Mayer Amschel Bauer changed his name to Rothschild
Under the tag of ^Evelyn^ goes EnviroDavid youngest of three
David Mayer de Rothschild (born 25 August 1978) is a British adventurer, environmentalist and head of Adventure Ecology, an expedition group raising awareness about climate change. He is the youngest of three children of Victoria Schott (born 1949) and Sir Evelyn de Rothschild (b. 1931) of the Rothschild banking family of England. His middle name "Mayer" is taken from the name of the founder of the Rothschild family banking empire, Mayer Amschel Rothschild.
Rothchild Interests in America
For more than a century, a widespread belief has been deliberately fostered in the United States that the Rothschilds were of little significance in the American financial scene. With this cover, they have been able to manipulate political and financial developments in this country to their own advantage. In 1837, the Rothschilds let their American representative, W.L. & M.S. Joseph, go bankrupt in the Crash, while they threw their cash reserves behind a newcomer, August Belmont, and their secret representative, George Peabody of London. Bermingham notes in "Our Crowd":
"In the Panic of 1837, Belmont was able to perform a service which he would repeat in subsequent panics, thanks to the hugeness of the Rothschild reservoir of capital, to start out in America operating his own Federal Reserve System."
After 1837, August Belmont (Schönberg) was publicly advertised in the financial press as the American representative of the Rothschilds. When Belmont participated in a financial operation, everyone knew that the Rothschilds were involved. When Belmont took no part, and the transaction was handled by J.P. Morgan & Co., and/or by Kuhn, Loeb Co., everyone "knew" [that is, "assumed"] that the Rothschilds were not involved.
George Peabody had established his business in England through his connection with Brown Brothers (now Brown Bros. Harriman and Brown, Shipley). He had become an unidentified agent for Lord [Nathan] Rothschild as early as 1835. Although there is no statue of George Peabody in the Wall Street area, there is one in London, just opposite the Bank of England George Peabody became "the favorite American" of Queen Victoria. His old lunchbox occupies a prominent place in the London office of Morgan Stanley to this day.
By 1861, George Peabody had become the largest trader of American securities in the world. To put pressure on the Lincoln government, he began unloading them and driving prices down. At the same time, [Junius?] Morgan, allied with Morris Ketchum, was depleting the American gold supply by shipping it to England. He ran the price from $126 ounce to $171 ounce, reaping a good profit, and putting more financial pressure on the Lincoln government. This was one of many financial operations directed by the Rothschilds for their own political and financial goals. As George Peabody had no son to take over his firm, he took on Junius Morgan as partner; Junius' son John Pierpont Morgan, became known as "the most powerful banker in the world", although his principal role was to secretly carry out commissions for the House of Rothschild.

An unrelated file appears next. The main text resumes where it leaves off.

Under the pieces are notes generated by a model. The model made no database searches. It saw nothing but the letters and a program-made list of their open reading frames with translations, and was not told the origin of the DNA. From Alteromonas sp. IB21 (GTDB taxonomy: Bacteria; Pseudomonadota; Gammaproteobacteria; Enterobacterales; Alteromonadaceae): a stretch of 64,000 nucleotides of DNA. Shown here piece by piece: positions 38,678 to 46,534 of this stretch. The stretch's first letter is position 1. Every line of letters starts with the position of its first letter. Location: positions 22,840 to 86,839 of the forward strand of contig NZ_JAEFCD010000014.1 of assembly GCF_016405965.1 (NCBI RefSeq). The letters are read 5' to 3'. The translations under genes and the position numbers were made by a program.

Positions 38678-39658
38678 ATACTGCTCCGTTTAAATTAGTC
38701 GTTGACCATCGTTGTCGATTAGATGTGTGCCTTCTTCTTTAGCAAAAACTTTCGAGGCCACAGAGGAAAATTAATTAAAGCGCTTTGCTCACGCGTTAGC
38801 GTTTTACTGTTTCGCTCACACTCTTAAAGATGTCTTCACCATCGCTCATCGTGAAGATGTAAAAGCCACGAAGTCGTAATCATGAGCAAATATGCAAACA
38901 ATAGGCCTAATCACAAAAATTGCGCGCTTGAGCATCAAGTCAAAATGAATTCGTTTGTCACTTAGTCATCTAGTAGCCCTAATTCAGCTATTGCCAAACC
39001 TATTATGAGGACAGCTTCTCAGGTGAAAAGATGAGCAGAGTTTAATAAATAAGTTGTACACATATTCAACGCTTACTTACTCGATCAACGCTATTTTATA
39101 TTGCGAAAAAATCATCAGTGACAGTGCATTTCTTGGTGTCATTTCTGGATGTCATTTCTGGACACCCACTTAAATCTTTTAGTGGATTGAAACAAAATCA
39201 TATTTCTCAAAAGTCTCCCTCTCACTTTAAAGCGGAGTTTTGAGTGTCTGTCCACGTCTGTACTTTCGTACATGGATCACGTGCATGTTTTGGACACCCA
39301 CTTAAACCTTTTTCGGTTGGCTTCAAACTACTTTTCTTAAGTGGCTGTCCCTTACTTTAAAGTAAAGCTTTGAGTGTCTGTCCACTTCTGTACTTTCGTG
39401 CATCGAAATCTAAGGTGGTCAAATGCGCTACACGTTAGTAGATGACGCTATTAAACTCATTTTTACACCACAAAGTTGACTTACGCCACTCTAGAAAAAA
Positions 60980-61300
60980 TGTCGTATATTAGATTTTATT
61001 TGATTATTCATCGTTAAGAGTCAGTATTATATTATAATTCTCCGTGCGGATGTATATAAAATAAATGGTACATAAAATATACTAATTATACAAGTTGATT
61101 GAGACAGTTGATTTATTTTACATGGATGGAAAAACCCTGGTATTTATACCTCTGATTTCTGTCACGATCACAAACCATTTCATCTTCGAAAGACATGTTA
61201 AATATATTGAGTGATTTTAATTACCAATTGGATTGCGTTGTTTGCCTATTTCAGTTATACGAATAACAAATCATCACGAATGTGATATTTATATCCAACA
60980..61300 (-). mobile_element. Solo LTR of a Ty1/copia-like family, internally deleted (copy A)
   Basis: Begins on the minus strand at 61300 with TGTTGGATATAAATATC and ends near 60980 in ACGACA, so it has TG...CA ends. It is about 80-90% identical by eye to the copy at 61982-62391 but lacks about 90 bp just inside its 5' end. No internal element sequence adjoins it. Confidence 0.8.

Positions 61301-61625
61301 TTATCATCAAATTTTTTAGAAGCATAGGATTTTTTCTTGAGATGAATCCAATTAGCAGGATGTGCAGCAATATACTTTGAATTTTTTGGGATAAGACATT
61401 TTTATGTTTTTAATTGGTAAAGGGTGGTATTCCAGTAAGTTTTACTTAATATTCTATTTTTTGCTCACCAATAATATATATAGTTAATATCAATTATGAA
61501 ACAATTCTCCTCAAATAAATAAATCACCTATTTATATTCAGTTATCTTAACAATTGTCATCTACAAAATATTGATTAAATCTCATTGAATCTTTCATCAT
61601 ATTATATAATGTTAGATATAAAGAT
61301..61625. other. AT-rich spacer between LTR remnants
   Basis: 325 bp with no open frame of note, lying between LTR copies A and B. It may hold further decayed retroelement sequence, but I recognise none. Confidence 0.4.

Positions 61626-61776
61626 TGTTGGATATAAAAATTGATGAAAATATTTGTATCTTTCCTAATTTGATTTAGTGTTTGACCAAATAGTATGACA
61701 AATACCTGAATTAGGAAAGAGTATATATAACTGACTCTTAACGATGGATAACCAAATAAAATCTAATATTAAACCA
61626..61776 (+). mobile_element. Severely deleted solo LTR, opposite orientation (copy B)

The New York Times, Oct. 26, 1907, noted in connection with J.P. Morgan's actions during the Panic of 1907:
"In conversation with the New York Times correspondent, Lord [Nathaniel] Rothschild paid a high tribute to J.P. Morgan for his efforts in the present financial juncture in New York. 'He is worthy of his reputation as a great financier and a man of wonders. His latest action fills one with admiration and respect for him.' "
This is the only [?] recorded instance when a Rothschild praised any banker outside of his own family.
On March 28, 1932, the New York Times noted:
"London : N.M. Victor Rothschild, twenty-one-year-old nephew of Baron Rothschild, is going to the United States soon to take a post with J.P. Morgan & Co., it was learned tonight. It is usual for progressive British bankers to send their young men to western states temporarily, one of the most notable believers in the practice being the Anglo-American banking house of J. Henry Schroder & Co."
The Morgan-Rothschild connection explains the otherwise incomprehensible mystery of why J.P. Morgan, famed as "the most powerful banker in the world", left such a modest fortune at his death in 1913, a mere $11 million after his debts were secured. Although the present members of the Morgan family seem financially secure, none of them is counted among the "big rich."
In "Brandeis, A Free Man's Life", Arpheus T. Mason notes:
"Young Adolph Brandeis (Justice Brandeis' father) arrived in New York, travelled for awhile in the East and then went on to the Midwest. Young Brandeis' pleasure and facility in travel were greatly enhanced by the companionship of a young friend of the Wehles then on a business trip to the United States to secure information about American investments for the House of Rothschild. Thanks to his companion's contacts and letters of introduction.